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12/14 HP Side Entrance Tonneau
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  Sunbeam 12/14 HP Side Entrance Tonneau

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Country of origin:Great Britain
Produced from:1904 - 1905
Author:Wouter Melissen
Last updated:Before December 1st, 2004
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Click here to download printer friendly versionMost pioneers in the automotive industry either started originally as a carriage builder or as a motorcycle constructor. Sunbeam was no exception when they entered the automotive industry in 1899. In the previous years the Wolverhampton based company had build the characteristic 'Sunbeam' bicycle. One of the typical characteristics of the 'Sunbeam' was the oil bath chain case, which enclosed the chain drive.

Sunbeam's first prototype featured a single cylinder engine, directly derived from the motorcycles. It was constructed in 1899, but not shown to the public until 1900. A second prototype featured a two cylinder engine, which powered the rear wheels through two chains. Actual production didn't commence until 1902, when the French designer T.C. Pullinger joined the staff. He had previously worked for Darracq and Teste de Moret.

Pullinger decided to adopt many design elements found on the French Berliet on the new Sunbeam car. To get acquainted with the Berliet design, Sunbeam purchased complete 10/12 hp chassis from Berliet and sold them as Sunbeams in the UK. Gradually the chassis were modified by Sunbeam more and more, making the last of the 80 10/12 hps purchased/constructed pretty much seperate Sunbeam models.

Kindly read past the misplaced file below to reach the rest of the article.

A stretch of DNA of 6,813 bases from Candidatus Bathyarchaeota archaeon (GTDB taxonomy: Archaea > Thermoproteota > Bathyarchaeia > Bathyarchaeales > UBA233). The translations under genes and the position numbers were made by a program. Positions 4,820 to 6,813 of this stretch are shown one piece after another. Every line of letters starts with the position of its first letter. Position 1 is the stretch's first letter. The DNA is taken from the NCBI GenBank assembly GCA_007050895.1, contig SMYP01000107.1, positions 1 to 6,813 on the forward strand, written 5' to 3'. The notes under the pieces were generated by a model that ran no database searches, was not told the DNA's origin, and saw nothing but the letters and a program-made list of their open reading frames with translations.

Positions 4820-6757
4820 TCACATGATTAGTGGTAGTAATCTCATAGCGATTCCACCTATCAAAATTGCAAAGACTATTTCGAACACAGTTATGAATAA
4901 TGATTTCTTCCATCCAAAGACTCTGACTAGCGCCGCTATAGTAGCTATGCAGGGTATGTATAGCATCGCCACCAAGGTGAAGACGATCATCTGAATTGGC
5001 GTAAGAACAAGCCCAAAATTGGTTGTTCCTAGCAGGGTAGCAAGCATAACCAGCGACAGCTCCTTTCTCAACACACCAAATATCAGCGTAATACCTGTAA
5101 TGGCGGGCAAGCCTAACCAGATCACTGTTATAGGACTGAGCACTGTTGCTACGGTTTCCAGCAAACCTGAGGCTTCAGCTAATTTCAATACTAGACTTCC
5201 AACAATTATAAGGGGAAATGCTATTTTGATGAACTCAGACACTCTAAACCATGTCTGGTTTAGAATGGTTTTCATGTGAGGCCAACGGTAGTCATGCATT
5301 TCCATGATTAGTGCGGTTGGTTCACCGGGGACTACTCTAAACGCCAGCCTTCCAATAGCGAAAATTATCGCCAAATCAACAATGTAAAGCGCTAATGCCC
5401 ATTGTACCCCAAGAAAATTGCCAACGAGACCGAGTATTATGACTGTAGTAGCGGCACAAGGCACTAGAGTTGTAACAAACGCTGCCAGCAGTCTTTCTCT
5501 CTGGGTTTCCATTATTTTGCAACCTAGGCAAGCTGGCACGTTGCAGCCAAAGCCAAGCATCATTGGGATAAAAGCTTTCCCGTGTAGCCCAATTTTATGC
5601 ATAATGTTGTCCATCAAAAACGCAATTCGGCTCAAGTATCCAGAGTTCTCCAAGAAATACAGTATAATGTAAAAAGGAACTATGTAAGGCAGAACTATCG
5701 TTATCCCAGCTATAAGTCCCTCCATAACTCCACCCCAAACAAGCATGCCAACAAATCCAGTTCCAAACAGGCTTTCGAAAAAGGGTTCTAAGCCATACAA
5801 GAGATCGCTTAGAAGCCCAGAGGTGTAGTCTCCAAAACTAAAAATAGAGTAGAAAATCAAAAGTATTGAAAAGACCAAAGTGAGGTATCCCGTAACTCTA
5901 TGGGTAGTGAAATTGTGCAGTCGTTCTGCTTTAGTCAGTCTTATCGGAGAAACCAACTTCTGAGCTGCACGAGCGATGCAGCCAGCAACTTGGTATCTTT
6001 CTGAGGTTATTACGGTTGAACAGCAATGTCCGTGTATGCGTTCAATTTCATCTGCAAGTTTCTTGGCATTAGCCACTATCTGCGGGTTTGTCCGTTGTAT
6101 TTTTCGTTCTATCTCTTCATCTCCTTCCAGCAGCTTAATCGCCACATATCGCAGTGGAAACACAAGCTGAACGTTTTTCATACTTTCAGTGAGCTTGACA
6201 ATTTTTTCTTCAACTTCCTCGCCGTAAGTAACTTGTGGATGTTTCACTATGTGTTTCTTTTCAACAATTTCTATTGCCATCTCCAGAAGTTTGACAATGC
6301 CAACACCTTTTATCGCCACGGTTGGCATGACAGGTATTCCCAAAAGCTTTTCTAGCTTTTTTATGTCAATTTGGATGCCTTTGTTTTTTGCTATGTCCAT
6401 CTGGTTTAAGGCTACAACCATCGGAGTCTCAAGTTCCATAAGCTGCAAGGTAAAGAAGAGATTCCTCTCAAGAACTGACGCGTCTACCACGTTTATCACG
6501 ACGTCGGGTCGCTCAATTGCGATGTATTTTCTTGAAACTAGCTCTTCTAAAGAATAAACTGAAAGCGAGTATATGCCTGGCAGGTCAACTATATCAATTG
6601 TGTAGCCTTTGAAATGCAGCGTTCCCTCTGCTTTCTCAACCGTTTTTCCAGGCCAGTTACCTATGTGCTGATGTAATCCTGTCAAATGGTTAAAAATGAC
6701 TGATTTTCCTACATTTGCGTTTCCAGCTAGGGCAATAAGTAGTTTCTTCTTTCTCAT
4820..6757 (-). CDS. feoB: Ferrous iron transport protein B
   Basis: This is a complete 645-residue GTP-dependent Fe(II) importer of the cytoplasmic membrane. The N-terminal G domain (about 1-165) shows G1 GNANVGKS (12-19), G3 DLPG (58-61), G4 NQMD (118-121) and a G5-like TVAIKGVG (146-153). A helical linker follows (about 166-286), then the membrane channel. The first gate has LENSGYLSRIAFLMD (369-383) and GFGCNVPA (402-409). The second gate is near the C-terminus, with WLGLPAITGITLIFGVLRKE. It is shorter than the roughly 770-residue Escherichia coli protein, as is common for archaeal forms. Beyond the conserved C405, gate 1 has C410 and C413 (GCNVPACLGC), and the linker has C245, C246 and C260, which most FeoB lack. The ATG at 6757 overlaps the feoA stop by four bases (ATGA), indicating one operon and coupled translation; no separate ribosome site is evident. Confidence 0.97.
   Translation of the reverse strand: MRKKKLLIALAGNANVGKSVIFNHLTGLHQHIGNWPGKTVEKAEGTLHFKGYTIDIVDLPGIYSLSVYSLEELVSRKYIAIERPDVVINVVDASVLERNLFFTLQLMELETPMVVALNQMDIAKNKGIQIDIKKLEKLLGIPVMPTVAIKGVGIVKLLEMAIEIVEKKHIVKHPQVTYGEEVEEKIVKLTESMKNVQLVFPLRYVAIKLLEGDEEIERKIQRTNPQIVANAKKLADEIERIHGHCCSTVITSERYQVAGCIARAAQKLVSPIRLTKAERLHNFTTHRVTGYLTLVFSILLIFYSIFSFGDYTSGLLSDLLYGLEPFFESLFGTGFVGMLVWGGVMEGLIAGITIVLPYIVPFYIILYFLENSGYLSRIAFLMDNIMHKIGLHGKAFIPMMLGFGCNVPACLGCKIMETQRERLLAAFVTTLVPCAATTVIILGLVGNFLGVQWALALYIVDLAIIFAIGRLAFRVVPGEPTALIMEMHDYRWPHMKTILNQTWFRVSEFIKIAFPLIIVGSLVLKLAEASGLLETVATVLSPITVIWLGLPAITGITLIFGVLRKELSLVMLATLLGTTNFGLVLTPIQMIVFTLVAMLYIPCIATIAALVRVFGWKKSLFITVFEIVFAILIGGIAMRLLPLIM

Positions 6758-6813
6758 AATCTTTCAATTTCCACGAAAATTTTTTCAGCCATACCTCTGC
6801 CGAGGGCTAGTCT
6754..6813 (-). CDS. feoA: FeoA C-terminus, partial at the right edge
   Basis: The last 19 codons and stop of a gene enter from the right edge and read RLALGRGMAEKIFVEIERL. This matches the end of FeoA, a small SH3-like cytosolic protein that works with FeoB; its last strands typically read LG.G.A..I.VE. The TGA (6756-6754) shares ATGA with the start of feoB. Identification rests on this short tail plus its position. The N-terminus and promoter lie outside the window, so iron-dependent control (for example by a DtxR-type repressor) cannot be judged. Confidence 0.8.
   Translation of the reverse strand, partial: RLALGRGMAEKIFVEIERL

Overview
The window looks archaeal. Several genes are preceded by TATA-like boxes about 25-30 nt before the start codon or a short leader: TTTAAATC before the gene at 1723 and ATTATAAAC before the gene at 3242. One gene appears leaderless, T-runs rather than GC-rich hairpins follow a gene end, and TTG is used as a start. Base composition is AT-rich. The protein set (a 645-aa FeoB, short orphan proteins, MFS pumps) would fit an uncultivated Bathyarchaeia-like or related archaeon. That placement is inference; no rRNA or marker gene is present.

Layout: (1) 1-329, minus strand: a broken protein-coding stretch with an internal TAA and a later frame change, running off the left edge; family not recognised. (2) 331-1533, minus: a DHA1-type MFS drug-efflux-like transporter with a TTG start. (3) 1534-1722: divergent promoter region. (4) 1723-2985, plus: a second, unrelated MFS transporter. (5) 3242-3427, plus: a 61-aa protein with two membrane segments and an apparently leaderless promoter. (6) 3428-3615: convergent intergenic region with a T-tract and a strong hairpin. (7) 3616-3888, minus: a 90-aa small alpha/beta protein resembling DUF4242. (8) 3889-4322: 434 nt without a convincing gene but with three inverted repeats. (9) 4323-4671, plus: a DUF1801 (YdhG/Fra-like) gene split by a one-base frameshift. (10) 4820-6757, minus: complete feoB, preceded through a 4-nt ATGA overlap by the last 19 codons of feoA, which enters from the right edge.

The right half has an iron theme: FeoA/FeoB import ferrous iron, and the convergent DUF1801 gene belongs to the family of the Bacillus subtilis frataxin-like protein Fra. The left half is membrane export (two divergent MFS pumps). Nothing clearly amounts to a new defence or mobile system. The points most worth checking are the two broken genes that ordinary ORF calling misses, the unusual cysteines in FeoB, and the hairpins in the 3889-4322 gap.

Lessons learned from the 10/12 hp were adopted in the new 12/14 hp, introduced late in 1904. It featured a four cylinder engine made up of two blocks of two cylinders. A novel feature was the T-shaped cylinder head, with the valves on both sides of the head, actuated by seperate camshafts. The intake valve lift was variable, operated by a sliding camshaft. Development was ongoing and later models featured the oil bath chain drive, the Sunbeam motorcycles were famous for.

In 1906, the 12/14 hp was replaced by the 16/20 hp. This was the first Sunbeam designed by Angus Shaw, who had previously worked under Pullinger, who had left Sunbeam to join Humber. Although these early Sunbeam motorcars are not the company's best known, but their high quality in both design and construction have helped build the solid reputation Sunbeam would be known for for decades to come.

Featured is chassis no. 325, powered by engine no. 27. As can be seen on the hood-ornament, it was originally registered 'DA 71'. A thorough restoration in the 1980s has left this 'Five Seater Side Entrance Tonneau' in mint condition. This very rare 12/14 hp was offered by Christie's in the 2003 Paleis 't Loo Concours d'Elegance Auction. A sale price of between $91,000 and $110,000, but the offers failed to meet the reserve set.

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